The last week has been taken up by a fair bit of preparation in the form of boot camps, and the international orientation program. There hasn't been a day since Sunday that hasn't had some form of course related activity, official or unofficial. So far that's been a good thing for motivation, good time management, and ensuring I get up at 6 in the morning to get things done before the day starts.
The international orientation for the business school was interesting, in that I got to discover that I'm the only Australian in the business school. This is probably a good thing considering what happens when us Aussies get together (hint: alcohol is involved). It was also interesting to get some varying perspectives around culture shock, particularly the assertion that the cultural integration process takes around 6 months and follows four key phases. Apparently I'm still in Phase 1 ("Honeymoon"), in which everything is new and bright and exciting (well, it is!). The key to surviving the next, less exciting phases will be self-awareness and seeking the support of local friends.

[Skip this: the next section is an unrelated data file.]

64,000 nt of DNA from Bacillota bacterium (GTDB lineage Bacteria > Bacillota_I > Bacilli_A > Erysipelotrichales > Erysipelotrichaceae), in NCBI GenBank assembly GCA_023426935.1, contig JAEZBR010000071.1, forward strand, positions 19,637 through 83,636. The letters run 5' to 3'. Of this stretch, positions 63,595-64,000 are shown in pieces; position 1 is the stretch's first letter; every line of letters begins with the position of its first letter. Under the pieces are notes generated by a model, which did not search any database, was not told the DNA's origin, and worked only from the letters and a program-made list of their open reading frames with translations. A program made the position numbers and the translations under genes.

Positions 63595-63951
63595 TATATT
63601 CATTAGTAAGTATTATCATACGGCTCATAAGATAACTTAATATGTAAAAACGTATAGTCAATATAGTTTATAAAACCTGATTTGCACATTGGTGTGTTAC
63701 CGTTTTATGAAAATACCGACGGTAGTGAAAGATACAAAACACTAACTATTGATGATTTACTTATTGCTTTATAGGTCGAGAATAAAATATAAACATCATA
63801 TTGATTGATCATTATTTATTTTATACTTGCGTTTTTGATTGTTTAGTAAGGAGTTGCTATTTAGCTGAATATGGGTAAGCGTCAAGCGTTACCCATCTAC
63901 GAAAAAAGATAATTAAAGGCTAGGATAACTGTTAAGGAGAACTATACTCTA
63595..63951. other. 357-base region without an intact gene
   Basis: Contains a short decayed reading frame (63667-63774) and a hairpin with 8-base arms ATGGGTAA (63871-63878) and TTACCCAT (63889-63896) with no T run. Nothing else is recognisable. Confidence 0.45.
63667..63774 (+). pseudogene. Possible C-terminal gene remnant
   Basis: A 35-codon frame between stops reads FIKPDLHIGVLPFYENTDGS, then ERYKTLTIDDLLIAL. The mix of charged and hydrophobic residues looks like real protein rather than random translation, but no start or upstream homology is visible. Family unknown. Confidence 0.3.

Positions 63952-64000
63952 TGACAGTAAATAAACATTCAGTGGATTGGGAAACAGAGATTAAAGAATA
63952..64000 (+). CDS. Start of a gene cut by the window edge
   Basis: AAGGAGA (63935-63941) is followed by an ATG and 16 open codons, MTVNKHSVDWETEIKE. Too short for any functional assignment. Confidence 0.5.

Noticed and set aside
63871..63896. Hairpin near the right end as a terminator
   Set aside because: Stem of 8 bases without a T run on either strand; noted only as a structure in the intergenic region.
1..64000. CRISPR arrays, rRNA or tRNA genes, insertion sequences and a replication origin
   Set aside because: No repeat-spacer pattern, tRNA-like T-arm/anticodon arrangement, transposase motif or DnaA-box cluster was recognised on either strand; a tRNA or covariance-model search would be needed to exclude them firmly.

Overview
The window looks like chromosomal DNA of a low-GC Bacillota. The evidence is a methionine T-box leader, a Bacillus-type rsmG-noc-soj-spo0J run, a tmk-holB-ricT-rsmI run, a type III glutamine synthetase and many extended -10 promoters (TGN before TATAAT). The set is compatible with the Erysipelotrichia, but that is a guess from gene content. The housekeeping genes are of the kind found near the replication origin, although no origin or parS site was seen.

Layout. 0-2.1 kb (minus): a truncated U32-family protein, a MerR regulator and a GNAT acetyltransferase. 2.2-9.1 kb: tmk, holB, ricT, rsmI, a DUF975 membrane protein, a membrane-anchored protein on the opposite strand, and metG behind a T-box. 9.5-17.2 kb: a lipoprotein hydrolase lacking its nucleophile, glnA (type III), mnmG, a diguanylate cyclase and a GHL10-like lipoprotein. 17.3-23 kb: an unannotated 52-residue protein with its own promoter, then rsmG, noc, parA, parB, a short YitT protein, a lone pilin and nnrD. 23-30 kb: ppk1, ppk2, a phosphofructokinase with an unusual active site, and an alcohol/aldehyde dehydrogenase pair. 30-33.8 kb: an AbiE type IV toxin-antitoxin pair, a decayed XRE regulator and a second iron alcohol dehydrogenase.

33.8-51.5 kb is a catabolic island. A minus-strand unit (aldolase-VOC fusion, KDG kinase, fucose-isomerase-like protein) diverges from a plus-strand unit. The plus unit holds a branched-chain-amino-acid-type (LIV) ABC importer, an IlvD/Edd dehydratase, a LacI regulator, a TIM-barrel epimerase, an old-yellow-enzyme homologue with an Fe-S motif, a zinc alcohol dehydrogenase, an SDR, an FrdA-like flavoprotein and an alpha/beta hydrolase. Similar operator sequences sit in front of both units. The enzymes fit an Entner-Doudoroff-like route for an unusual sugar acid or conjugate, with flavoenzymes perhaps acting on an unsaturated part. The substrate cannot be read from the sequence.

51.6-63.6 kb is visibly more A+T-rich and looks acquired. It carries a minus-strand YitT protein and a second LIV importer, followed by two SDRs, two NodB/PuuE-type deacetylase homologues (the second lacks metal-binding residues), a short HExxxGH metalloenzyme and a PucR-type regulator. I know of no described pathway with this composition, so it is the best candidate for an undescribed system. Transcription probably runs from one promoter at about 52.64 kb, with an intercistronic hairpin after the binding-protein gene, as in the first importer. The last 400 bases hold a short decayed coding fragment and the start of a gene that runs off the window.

A final point raised in the orientation was a bit hilarious, in that we were all exhorted to develop an American accent in order to improve our chances of employment. I can appreciate that for non-native speakers this might be a good goal to have, but I have lost enough of my Australian accent as it is, I have to hold on to something. Most Aussies think I'm American already.
We also went through boot camps in using Excel and in Introductory Finance. The Excel course covered a lot of ground, most of it familiar from previous jobs (Pivot Tables! Macro Code!); but a fair amount of time was spent translating the instructor's instructions from Windows Office to Mac Office. It still bemuses me that the two programs can be so radically different in their interfaces. That and the lack of an equivalent to Ctrl-D.
The Finance course was our first taste of homework problems (for most, our first taste of homework in a *long* time); Thursday afternoon was spent buried in net present value calculations and becoming familiar with my new financial calculator. It's already clear that the GFC has changed the outlook within business education; the phrase "interesting times" (with all its connotations) came up a lot, and the debate over the "Efficient Market Hypothesis" is livelier than ever.
Not that there'll be much time to notice that, as everything ramps up from this evening. My last few hours of relative freedom will be spent seeing La Scala's production of Verdi's Aida at the cinema, and then it's straight from there to the orientation welcome event. After that, the next two years will be pretty much all on the go.
I can't wait.